By 10th grade my headaches were a daily event. I was taking prescription narcotics and had to have my teachers’ permission to be in their classes. It didn’t matter that I pulled straight A’s, the school secretary would still roll her eyes every time I asked to go home because of a headache. In college my migraines grew even worse. While the campus doctor told me that “some people are just prone to headaches”—a very discouraging comment—some of my professors were worried that there might be something else wrong besides “just migraines,” as if that’s not enough.
My heart was broken, and I lost hope of ever being normal. From this point I started a long trip down the road of depression. I didn’t want to get out of bed for class. I didn’t want to participate in campus activities. I didn’t even want to live. And by now, it wasn’t just the migraine pain that was out of control, so was my eating.
After college, when I started my career as a Worship Pastor, I decided it was time to take control of my migraine pain. After dozens of doctor visits, tests and drugs, I still had migraines at least three times a week. I also developed gastro-intestinal issues, such as constipation, diarrhea and acid reflux, which were thought to be the result of all the medications over so many years. My doctor also suggested I was allergic to tomatoes, wheat and garlic, so I cut these things out of my diet, plus sugar and caffeine. But I still continued to have migraines.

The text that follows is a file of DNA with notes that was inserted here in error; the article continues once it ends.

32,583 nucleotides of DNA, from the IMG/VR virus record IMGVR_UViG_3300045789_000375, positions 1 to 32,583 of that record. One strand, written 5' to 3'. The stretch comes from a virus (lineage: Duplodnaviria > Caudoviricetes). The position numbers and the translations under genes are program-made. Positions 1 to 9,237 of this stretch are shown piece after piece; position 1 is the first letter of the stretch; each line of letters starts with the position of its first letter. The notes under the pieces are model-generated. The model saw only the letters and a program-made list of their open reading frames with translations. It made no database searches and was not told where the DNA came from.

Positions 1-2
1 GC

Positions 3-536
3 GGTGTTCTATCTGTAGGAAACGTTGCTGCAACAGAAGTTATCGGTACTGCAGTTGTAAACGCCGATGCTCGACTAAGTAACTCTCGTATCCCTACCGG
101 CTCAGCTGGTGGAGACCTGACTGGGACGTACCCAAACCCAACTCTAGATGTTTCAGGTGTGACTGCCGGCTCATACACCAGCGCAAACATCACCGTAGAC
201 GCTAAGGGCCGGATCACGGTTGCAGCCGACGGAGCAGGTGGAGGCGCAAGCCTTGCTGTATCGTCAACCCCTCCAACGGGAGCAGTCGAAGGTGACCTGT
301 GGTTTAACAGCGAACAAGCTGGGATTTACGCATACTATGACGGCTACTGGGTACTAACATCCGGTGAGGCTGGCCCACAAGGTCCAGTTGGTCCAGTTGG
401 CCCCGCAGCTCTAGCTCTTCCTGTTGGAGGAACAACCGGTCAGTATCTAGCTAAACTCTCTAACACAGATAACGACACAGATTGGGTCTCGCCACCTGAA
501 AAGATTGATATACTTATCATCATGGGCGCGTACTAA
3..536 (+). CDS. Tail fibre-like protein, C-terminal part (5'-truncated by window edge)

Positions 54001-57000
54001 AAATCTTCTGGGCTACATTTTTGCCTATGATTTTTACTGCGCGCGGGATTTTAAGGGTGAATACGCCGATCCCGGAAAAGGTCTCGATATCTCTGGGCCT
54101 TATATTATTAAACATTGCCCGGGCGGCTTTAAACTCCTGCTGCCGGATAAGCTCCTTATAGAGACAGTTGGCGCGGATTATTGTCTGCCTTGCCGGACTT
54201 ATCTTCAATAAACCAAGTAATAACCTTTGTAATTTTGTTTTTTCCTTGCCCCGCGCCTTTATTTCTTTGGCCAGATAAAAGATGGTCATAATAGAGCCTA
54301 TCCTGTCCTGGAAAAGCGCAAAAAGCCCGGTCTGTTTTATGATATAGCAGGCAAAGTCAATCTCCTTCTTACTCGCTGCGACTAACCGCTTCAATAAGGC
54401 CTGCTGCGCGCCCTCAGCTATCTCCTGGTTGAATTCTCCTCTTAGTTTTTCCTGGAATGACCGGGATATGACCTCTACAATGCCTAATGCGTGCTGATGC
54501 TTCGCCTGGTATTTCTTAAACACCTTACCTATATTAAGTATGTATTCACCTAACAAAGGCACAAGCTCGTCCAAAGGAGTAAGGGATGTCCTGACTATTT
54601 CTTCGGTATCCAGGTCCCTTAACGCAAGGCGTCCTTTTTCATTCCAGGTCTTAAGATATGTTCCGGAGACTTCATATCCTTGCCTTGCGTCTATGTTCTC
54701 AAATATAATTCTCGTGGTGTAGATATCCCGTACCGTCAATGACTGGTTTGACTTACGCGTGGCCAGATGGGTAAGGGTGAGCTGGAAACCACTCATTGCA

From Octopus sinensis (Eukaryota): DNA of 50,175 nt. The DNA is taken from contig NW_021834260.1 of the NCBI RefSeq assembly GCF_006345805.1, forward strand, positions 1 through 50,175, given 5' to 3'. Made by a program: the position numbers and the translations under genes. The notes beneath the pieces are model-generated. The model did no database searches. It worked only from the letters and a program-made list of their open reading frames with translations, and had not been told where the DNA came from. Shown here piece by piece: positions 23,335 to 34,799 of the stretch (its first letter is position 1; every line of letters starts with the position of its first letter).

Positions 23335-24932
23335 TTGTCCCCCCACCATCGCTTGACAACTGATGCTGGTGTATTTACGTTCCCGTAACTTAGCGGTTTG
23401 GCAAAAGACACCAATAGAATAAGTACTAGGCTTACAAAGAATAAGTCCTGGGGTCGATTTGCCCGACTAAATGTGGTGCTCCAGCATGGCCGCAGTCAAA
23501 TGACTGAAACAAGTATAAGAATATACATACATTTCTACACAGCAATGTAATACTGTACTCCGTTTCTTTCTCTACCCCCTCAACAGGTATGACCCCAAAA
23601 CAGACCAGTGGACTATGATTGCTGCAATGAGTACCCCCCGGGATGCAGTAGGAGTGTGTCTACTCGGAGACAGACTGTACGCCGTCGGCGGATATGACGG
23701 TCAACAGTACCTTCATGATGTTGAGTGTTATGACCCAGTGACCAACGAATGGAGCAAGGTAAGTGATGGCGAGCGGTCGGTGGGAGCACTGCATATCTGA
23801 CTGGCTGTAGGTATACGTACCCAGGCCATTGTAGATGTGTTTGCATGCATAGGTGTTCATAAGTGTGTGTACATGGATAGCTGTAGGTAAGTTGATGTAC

On two separate occasions I was in a serious dating relationship that was headed toward marriage. Both men, however, felt that they couldn’t commit to someone who may or may not ever be free of the migraine pain. By this time my depression was affecting my work and it was suggested that I seek counseling, which I did. My migraines improved somewhat but I still had one or two a week. If you’ve ever had a migraine headache you know that even one is too many.
I eventually got a job as a counselor in that same office. But I hated that clients were counting on me to help them with their problems; meanwhile I would often have to cancel appointments because my head hurt so much. At this point, it was clear that migraines controlled my life, not me. I spent a lot of money going in for shots to help relieve the pain when I just couldn’t bear it any longer. But generally I resigned myself to the pain and decided not to fight it so hard anymore.